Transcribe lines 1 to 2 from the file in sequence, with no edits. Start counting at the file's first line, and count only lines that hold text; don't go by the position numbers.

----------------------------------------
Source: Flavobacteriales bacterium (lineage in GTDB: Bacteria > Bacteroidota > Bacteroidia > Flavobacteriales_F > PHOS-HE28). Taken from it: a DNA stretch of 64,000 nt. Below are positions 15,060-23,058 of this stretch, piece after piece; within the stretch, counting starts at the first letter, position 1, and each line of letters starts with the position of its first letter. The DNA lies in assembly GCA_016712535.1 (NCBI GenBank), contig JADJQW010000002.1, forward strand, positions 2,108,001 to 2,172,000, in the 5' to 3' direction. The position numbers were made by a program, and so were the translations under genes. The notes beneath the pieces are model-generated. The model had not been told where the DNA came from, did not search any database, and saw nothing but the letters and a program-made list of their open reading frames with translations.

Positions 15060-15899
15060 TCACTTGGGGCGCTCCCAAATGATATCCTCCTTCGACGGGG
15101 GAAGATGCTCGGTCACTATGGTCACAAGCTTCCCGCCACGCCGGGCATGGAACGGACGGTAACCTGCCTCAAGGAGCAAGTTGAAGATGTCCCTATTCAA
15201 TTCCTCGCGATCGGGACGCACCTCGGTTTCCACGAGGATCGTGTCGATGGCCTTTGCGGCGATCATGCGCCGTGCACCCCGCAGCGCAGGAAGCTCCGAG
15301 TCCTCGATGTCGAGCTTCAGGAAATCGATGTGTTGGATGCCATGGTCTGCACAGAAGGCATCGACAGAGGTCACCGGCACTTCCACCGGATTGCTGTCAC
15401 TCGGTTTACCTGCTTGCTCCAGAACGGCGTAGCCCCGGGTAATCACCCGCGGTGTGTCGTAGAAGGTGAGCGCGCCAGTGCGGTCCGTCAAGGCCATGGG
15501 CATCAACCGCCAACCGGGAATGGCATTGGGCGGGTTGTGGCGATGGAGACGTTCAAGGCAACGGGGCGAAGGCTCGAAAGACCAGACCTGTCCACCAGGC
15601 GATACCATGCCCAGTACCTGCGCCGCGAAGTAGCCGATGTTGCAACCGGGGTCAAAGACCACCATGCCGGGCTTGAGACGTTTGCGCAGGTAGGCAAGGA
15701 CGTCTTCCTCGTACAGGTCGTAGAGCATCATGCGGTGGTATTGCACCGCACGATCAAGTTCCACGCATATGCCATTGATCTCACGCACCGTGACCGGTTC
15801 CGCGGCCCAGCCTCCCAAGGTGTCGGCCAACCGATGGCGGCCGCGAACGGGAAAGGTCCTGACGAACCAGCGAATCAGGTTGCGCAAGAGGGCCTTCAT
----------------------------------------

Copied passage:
Source: Flavobacteriales bacterium (lineage in GTDB: Bacteria > Bacteroidota > Bacteroidia > Flavobacteriales_F > PHOS-HE28). Taken from it: a DNA stretch of 64,000 nt. Below are positions 15,060-23,058 of this stretch, piece after piece; within the stretch, counting starts at the first letter, position 1, and each line of letters starts with the position of its first letter. The DNA lies in assembly GCA_016712535.1 (NCBI GenBank), contig JADJQW010000002.1, forward strand, positions 2,108,001 to 2,172,000, in the 5' to 3' direction. The position numbers were made by a program, and so were the translations under genes. The notes beneath the pieces are model-generated. The model had not been told where the DNA came from, did not search any database, and saw nothing but the letters and a program-made list of their open reading frames with translations.

Positions 15060-15899